played, in respect to himself as an
Mr.URBAN, Lichfield, Jan. 5. Intlyid zal, and that bois countrymen TN VI LXIX. R: 797.a derange Individzalconcerning
. Britons, the moft favoured peo- one of the lines in Dr. Johnson's ple ander the heavens, may truly imitation of Juneval, adopt the language of the Pralmiri,
Hear Lydia's life and Galileo's end.'' and say, "Happy is the nation that is in our case, bleffed are the lands feel aflured the name Lydia mult
That the enquirer should not which have tlie Lord for their God!” Fer, as under the Almighty's wings Was it likely that Dr Johton, in
be a press error, is wonderful *. hige have been sheltered from the ftaneing the miferies which have peliilence which walketa in darken awaited diftinguitked intellects and pers, and from the tickaess which learning, thould have introduced deftrojeth at noon-day, though any fernale character?
. owolences have called for judge pelj ble tòxt, even doing that, he
Was it ments, we have experienced gathing Bould, with the real appellations but mercies at the hands of our: Galileo and Laud, have given to God.
Though his promise is only; luch an extraordinary woman a rothat, our water thall not fail, and
mainic love-name, of the tribe of our bread ball be fire; yet we have enjoyed the good things of correct editions of The Vanity of
the Colias 'and Chloes? In all the this life, i not in affluence, yet in Human Withes, the line fands thus, that degree which was neceilary for our fituation; and, whilst other. * Hear Lydiur's life and Galileo's end.” countries have experienced the de- We are diverted with a grave enwaftations of destructive war, we quiry who the gentlewoman was. have peace in our borders, profpe
Of that first-mentioned author, rity in our lands, and the arm of our
thus oddly be-petticoated, a copiGod for our lasting defence! And ous account may be seen in vol. II. do not these blessings demand a tri- P: -45, of Wood's Athena Oxobute of praise? Hard, indeed, muitnienfes. It is there observed, be the heart, that is not impressed that he not only foiled Christopher with the most lively sensations of Clavius, and the whole college of gratitude, when it' meditatés on mathetraticians, but also that Go : these things. And when it con- liah of litúrature, Scaliger. It is fiders how these general mercies farther obferved in the lame parahave been increated, by the par- graph, that the men of letters on, ticular favours bestowed on each the Continent "worthily ranked individual, the obligations to thank- Lydiat with the Lord Bacon, of fulness exceed all comprehension. Verulam, and with Mr. Joseph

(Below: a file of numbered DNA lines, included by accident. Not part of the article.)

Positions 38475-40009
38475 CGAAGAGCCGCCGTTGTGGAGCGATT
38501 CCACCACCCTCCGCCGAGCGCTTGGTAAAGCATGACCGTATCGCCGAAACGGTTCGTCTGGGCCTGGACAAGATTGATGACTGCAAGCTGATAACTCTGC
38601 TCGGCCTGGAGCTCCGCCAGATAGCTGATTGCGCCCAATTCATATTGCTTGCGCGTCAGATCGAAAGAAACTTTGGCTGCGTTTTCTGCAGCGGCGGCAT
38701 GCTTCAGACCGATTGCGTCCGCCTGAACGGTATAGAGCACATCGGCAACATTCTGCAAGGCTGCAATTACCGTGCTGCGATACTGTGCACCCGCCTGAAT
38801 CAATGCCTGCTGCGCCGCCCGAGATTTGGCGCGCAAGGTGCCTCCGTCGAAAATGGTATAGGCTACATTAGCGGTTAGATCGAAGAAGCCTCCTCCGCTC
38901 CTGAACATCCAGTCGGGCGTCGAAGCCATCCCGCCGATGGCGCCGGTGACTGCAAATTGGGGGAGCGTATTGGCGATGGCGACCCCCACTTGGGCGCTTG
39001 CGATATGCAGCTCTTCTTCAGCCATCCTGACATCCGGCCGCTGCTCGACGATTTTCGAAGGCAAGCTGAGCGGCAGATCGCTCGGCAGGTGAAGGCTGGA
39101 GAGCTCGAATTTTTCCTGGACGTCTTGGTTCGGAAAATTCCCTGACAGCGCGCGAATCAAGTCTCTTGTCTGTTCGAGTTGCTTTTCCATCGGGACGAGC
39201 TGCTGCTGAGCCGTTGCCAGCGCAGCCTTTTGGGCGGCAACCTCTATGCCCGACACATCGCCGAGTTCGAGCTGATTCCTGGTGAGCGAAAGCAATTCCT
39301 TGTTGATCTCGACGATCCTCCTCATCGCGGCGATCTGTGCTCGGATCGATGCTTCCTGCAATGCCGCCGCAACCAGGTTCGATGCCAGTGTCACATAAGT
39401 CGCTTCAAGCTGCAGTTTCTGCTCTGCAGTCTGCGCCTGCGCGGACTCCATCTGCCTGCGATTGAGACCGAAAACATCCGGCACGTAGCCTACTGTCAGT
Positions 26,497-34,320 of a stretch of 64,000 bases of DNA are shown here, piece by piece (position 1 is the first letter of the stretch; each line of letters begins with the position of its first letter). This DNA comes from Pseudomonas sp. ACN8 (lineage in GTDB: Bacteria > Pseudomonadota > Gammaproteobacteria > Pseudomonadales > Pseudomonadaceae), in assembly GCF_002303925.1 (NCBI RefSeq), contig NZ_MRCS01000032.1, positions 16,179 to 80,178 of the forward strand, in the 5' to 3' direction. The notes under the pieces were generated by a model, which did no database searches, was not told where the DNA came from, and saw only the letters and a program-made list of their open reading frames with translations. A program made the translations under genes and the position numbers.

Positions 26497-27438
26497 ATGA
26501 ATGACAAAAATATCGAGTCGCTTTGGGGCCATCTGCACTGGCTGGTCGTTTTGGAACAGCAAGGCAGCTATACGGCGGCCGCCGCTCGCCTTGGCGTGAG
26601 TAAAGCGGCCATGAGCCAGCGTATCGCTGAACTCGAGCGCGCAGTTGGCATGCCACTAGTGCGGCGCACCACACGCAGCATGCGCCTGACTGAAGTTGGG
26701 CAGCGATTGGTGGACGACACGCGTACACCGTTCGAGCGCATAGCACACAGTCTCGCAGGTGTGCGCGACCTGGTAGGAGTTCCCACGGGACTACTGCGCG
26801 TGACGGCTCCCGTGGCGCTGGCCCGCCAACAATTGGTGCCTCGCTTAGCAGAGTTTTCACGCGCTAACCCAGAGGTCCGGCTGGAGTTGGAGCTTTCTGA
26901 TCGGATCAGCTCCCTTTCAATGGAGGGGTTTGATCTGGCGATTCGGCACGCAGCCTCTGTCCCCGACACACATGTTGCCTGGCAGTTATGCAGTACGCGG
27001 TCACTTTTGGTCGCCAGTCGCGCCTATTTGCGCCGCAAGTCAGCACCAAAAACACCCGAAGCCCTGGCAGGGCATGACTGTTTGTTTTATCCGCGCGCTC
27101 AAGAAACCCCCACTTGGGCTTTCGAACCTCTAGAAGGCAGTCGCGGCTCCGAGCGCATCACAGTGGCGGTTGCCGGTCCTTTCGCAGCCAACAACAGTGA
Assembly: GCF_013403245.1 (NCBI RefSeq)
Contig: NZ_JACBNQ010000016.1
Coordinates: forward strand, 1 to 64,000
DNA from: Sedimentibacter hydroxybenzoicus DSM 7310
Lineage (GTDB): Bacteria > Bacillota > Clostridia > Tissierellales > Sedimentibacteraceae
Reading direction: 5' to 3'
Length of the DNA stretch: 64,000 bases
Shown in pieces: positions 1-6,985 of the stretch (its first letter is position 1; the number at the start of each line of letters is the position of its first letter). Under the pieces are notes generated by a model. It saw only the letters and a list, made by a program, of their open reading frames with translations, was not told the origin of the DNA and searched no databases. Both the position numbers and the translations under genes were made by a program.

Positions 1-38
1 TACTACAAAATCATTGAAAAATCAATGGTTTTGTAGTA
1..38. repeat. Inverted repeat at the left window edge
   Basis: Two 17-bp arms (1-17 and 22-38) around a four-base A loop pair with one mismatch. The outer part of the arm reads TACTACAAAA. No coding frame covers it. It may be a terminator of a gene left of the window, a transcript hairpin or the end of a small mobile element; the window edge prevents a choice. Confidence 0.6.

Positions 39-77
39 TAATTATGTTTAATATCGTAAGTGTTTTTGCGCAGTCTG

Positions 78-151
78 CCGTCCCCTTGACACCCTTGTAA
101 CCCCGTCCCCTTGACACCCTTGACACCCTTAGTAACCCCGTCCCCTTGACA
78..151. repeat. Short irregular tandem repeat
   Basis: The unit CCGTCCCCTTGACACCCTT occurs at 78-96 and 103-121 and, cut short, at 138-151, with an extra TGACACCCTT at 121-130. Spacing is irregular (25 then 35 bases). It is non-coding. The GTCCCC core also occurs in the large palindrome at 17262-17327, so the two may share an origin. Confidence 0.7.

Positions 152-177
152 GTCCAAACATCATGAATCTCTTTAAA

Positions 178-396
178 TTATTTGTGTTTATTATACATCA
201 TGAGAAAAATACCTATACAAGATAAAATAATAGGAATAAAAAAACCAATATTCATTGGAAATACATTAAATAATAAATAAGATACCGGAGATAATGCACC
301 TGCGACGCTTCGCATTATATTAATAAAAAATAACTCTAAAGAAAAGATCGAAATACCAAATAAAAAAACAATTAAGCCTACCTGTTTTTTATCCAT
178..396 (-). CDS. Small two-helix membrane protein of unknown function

Let us therefore determine, in the Mede; and confidered the neglect ensuing year, to panifeft a due he met, and the indigence in which sense of the blellings which we he lived, as the difgrace of his have received in that which is past country. When, in his old age,
; by rendering that allegiance to our the civil wars broke out between Sovereign, and that obedience to Charles I. and the Parliament, the Gosi, which become is as Britons perfecutions and personal violence and Christians. in proportion as inflicted upon himn by the armny of we are faithful to these our engage - the latter, for his avowed attachments, we shall enjoy the smiles of ment to a Monarch and Court to our Maker, and bę bleffed with the which he owed fo little, completed tranquillity and prosperity which the long series of his calamities. are ever attendant on a wile, equi- Too well do they illuftrate, in the tablo, and well-ordered Govern- learned department, that position ment.cro T. Mor, F. S. M. MOT
which gives the poem Its title The lame blunder has been already corrected in our vol. LXVIII. p. 95!; and coms orious anecdotes of Lydiat are given, ib. p. 1927. EDTI,